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Prince Harry says social media companies are creating a ‘crisis of hate’

In a recent essay for Fast Company, the Duke of Sussex wrote that he is particularly concerned about the effects that social media might have on children, comparing it to the dangers of lead poisoning in the 1970s.

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In this Dec. 1, 2017 file photo, Britain’s Prince Harry and his fiancee Meghan Markle arrive at Nottingham Academy in Nottingham, England.

In this Dec. 1, 2017 file photo, Prince Harry and Meghan Markle arrive at Nottingham Academy in Nottingham, England. Prince Harry recently wrote an essay about a “crisis of hate” in social media and particularly the effects that it could have on children.

Frank Augstein, Associated Press

Prince Harry is speaking out about the dangers he sees in social media, writing in a recent essay for Fast Company that “the digital landscape is unwell,” according to USA Today.

The Duke of Sussex and his wife, Meghan Markle, have begun calling on different business leaders in recent weeks to make a change and to reconsider the roles they play in funding social media companies, according to ABC News.

In the essay published on Thursday, Prince Harry wrote that social media platforms have “contributed to, stoked and created the conditions for a crisis of hate, a crisis of health and a crisis of truth.”

Harry wrote that his role as a father makes the social media landscape “especially concerning” to him, and compared social media to the dangers of lead exposure to children in the 1970s.

“We knew something was harmful to the health of our children, so we made the necessary changes to keep them safe, healthy and well,” Harry wrote about lead exposure, noting that research on the effects of social media on young people are still ongoing.

However, Harry said he was also concerned about the spread of disinformation online, as a growing number of people around the world rely on social media for information.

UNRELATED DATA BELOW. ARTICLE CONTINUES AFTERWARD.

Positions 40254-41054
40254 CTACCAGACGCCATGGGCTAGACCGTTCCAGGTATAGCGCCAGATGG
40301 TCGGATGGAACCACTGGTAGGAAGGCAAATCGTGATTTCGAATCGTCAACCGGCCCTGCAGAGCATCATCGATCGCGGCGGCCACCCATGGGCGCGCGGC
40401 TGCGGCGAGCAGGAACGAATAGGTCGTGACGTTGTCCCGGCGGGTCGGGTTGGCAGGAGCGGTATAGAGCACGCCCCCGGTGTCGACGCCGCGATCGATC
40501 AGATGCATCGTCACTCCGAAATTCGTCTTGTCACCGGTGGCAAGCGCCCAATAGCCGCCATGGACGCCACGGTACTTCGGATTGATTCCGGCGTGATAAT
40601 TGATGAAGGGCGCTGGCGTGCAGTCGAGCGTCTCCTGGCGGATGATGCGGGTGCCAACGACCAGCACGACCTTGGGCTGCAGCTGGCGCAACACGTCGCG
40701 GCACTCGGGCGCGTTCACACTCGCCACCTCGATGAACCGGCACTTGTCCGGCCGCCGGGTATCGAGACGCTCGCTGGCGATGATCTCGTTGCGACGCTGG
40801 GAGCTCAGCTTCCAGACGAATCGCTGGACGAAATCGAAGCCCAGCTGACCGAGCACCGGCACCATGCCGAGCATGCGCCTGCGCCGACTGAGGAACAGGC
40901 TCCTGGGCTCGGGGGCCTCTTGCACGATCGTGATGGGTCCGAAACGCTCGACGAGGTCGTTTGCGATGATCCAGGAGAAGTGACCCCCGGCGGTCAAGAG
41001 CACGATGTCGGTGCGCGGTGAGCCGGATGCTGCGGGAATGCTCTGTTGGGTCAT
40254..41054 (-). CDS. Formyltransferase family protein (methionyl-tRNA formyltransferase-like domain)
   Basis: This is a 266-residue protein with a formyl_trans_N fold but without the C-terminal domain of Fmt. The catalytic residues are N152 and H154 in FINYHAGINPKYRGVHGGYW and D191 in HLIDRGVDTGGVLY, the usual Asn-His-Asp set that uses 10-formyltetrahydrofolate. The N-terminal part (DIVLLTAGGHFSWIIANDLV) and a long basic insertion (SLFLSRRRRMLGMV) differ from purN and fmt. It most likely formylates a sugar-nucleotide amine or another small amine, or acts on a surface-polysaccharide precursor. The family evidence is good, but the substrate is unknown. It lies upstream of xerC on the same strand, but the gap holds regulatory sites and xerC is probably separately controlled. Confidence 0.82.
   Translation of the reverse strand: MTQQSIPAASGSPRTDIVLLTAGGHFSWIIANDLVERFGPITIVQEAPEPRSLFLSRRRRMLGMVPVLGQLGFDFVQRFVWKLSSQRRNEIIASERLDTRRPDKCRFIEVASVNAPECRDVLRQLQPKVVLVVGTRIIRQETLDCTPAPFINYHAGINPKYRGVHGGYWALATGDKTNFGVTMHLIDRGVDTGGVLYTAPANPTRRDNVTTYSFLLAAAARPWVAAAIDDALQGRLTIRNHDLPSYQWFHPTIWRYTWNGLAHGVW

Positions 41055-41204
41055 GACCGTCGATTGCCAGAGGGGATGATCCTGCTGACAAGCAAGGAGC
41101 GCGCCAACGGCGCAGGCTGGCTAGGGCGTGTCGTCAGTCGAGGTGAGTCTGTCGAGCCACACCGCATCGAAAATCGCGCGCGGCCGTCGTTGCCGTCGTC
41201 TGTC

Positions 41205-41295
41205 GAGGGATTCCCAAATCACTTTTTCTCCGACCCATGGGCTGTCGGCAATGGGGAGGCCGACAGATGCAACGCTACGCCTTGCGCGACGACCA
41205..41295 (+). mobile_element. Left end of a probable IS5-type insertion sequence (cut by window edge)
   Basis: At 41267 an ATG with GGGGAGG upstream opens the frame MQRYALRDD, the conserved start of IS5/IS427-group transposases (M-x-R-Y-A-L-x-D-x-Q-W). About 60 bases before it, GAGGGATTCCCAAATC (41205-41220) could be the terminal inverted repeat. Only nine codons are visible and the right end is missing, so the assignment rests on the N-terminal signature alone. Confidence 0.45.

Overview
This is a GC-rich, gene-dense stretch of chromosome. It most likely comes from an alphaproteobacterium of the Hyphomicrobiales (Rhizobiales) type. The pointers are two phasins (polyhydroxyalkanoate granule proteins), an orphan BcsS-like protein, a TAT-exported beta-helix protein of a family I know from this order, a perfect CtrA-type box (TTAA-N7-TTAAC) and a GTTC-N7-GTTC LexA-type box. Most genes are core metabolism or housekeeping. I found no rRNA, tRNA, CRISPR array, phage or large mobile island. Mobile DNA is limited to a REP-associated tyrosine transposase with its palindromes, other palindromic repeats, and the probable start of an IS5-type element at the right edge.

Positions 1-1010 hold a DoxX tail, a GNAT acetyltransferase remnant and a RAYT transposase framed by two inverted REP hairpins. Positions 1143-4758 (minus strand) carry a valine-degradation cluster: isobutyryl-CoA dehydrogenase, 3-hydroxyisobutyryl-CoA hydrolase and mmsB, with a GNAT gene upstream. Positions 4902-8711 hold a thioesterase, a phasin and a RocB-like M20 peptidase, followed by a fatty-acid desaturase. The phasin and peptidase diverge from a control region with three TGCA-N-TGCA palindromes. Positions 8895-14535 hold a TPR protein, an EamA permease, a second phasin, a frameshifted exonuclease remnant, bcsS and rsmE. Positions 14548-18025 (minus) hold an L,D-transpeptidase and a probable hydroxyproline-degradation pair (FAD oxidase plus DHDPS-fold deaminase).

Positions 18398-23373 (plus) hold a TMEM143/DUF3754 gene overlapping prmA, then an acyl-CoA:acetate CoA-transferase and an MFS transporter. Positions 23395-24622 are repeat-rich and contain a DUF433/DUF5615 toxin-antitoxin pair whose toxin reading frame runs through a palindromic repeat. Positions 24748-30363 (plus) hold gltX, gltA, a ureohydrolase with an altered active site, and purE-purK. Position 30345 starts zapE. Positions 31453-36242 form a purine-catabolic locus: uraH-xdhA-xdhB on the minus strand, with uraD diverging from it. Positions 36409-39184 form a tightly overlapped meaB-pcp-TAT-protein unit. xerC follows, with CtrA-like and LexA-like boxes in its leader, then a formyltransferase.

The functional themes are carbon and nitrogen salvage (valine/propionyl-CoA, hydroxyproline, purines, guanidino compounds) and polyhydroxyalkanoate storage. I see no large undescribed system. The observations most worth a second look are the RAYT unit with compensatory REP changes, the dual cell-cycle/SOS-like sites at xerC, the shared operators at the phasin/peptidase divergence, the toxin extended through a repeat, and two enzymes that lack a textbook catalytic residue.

“One could argue that access to accurate information is more important now than any other time in modern history,” Harry wrote. “And yet, the very places that allow disinformation to spread seem to throw their arms up when asked to take responsibility and find solutions.”

He called for companies — particularly advertisers — to advocate for change, encouraging them to “use their leverage, including through their advertising dollars, to demand change from the very places that give a safe haven and vehicle of propagation to hate and division.”

Prince Harry’s essay comes as social media and tech companies are coming under more severe scrutiny, and companies like Facebook have begun taking stronger stances on misinformation on their platforms, as the Deseret News has previously reported.

Online hate speech is an issue Harry and Meghan will continue to focus on, a source close to the royal couple told People magazine.

“One of the areas The Duke and Duchess of Sussex have been keen to address is online hate speech, and we’ve been working with civil rights and racial justice groups on it,” the source said, according to People.

“Over the past few weeks, in particular, this issue has become even more vital and they have been working to encourage global CEOs to stand in solidarity with a coalition of civil and racial justice groups like the NAACP, Color of Change and the Anti-Defamation League, which are calling for structural changes to our online world.”